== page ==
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Morse advocated for an overhaul the Affective Needs Program. Her goal was creating a culture of belonging so all students, no matter their needs, were included in their classrooms. Students with Affective Needs (AN) often struggle with social, emotional and behavioral disabilities.

Before the change, students with AN at AEES spent most of their school day in a special education classroom. Even though this met Colorado Department of Education standards, Morse wanted to empower these students so they could thrive with their peers in a general education classroom.

“If we’re treating kids with social and emotional disabilities, we’re not helping them by keeping them secluded from everyone,” Morse said.

When the 2021-22 school year began, “Morse worked with every teacher to completely restructure the program allowing students in AN to be in class as much and as safely possible,” Shelah Hansen, principal of AEES explained. “The students still had access to her and the AN team when they needed an emotional strategy or intervention.”

One year later, and with the help of paraprofessional, every student in AN at AEES spends more than 70% of their days in general education classrooms.

“As a first-year teacher, she has reshaped this program and as a result reshaped the entire culture of our building,” Hansen said.

The transition wasn’t always easy, but it paid off.

“There was a learning curve, but when teachers started to see these students succeed, they wanted to be part of every moment, the good and bad,” Morse said.

Educating and Inspiring Students to Thrive

At the start of each school day, Morse welcomes her students at the front door. Before escorting them to their primary classrooms, students identify where they might need help for the day.

“I try to give them independence and control, within boundaries,” she explains. Some students express a concern with reading, while others ask for support at recess. This approach allows Morse and her team make sure they’re nearby to step in if necessary.

Morse argues, it’s important to be in the classroom when her students are succeeding too. “I don’t want them or their classmates to only expect me when something is wrong. I want to protect their dignity.”

Why Education?

Before becoming the AN Teacher at AEES, Morse often found herself in a position to serve students. She was originally introduced to a student with special needs at church, when she was asked to sit with a young girl who needed extra supervision.

“I had never done anything like that before, but I absolutely loved it,” she said.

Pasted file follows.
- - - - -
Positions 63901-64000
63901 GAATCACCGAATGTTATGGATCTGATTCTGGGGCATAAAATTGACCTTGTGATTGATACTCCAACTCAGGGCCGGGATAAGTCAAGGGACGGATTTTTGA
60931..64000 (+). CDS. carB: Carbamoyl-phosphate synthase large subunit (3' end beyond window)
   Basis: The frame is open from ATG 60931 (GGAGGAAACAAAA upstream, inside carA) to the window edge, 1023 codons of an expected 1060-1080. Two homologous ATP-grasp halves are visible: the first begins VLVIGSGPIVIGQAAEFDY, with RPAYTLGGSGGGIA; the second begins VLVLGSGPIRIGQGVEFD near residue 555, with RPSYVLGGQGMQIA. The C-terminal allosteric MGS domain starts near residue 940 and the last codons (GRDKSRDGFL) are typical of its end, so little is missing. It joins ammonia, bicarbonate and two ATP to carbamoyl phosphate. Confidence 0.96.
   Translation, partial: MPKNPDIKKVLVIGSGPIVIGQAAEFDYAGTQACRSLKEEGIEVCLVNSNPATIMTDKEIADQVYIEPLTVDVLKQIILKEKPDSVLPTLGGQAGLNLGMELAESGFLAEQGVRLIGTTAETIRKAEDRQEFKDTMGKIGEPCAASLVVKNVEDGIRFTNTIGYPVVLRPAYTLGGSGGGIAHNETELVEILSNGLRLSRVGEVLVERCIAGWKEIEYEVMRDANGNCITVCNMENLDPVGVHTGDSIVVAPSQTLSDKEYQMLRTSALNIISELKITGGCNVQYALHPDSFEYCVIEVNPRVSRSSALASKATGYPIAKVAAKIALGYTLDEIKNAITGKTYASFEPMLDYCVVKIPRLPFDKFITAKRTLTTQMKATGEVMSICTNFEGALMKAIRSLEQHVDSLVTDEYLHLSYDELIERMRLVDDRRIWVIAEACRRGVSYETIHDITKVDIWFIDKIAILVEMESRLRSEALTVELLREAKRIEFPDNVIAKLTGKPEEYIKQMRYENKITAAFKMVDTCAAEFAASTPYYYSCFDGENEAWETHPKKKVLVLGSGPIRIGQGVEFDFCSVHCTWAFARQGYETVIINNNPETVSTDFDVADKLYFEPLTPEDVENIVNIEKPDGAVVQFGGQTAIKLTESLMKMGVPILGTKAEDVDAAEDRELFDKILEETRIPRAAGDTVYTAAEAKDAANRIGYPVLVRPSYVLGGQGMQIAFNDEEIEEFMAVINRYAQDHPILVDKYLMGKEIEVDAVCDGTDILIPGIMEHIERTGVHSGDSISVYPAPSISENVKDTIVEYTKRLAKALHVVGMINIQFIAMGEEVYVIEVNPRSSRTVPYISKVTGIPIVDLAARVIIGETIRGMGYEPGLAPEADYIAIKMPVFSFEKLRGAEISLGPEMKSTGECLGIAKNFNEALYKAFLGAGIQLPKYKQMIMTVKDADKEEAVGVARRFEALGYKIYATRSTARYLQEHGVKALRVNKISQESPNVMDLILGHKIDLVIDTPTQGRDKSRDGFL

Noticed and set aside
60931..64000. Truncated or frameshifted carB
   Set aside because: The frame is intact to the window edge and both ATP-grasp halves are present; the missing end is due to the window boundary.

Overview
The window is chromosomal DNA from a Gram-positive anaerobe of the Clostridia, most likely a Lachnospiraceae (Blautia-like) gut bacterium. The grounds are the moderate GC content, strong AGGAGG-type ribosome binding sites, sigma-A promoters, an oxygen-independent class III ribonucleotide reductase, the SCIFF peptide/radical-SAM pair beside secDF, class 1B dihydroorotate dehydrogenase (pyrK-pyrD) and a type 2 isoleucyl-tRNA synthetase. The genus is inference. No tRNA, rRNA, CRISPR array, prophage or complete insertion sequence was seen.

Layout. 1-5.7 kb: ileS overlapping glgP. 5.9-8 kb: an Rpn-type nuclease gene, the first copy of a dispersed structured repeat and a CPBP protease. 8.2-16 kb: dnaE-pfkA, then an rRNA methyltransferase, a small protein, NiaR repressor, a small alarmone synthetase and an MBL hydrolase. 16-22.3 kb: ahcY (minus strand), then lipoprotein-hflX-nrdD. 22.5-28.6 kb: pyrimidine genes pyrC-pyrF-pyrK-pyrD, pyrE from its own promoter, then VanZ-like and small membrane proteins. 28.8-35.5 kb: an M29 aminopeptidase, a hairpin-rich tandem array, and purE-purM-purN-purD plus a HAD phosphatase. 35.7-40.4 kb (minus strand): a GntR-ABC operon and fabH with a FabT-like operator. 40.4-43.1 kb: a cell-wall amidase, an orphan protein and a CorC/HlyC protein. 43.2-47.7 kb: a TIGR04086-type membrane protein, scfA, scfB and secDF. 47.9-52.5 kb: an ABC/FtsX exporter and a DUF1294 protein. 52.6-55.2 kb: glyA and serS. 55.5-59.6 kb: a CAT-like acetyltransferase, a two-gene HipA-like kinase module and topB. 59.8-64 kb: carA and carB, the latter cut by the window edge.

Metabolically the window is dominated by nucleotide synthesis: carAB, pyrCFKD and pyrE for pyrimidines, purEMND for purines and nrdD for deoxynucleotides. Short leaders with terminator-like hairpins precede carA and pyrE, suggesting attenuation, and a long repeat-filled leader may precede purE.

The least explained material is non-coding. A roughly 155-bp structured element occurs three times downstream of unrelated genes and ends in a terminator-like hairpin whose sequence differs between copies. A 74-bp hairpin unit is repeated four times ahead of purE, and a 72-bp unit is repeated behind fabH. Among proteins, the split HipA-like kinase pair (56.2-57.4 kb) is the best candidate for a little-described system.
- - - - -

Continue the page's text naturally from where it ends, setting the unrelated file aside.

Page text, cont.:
Years later, when her own kids had started school, she began substituting across Academy District 20 before becoming an AN paraprofessional at AEES. Then a new opportunity presented itself. Morse was asked to apply for the role of Affective Needs Teacher, allowing her to lead the program.

Coming to ASD20

Before moving to Colorado Springs, Morse earned a bachelor’s degree in Early Childhood Development from Brigham Young University-Idaho. She used her education to home-school her six kids while they moved around the country.

The degree allowed to her play a crucial role as a substitute teacher and eventually a paraprofessional. After accepting the position as AN Teacher at AEES, Morse decided to go back to school.

In December, she will graduate with a master’s degree in Special Education from Colorado State University-Pueblo. She explains, “I just never thought I would be a teacher until I was here.”

Rapid Fire Questions

What is your why?
“I feel like if I don’t do what I do, these kids will get lost. I want them to know I’m happy they’re here and we’re excited to see them. We start every day fresh and whatever happened yesterday doesn’t matter.”

Tell me about a time a student made a lasting impact on you.
“When I first started this program, I had a student who was in the AN program for about two years. When we made changes and I put him in a classroom, he thrived. He took the standardized testing for the first time, and he was learning to read. Before we made the switch, I would ask him to write his name and it would turn into a four-hour escalation. Now, I’ve been able to watch him read aloud. It’s amazing.”

What do you in your day to value all students?
“When I’m in classrooms, I’m not just there to support the students with AN, I’m there to support all students. I find myself in reading groups and sitting on the floor to join a game.”

What keeps you going on the hard days?
“Having the mindset that tomorrow is a new day. I tell my students; we won’t let the bad days roll over into tomorrow and that we’re going to find a solution.”

If you could pick a superpower, which one would it be?
“I have always wanted to fly. When I was a kid, I had vivid memories of telling my family I wanted to fly.”

When you were a student, what did you love to eat for lunch?
“Most days, I brought my lunch, but one day a week, I could have a hot lunch and it was always Pizza Day!”

What is your favorite school supply?
“My favorite is whiteboard markers.”

Finally, is there a quote that inspires you?
“No significant learning occurs without a significant relationship.” – Dr. James Comer

We are honoring our people through sharing their unique stories. This regular new feature, aptly named “Our People,” will shine a light on who they are, their passions and their contributions. The people who uphold our traditions of excellence. We hope you enjoy these stories and will nominate someone to be highlighted in “Our People.”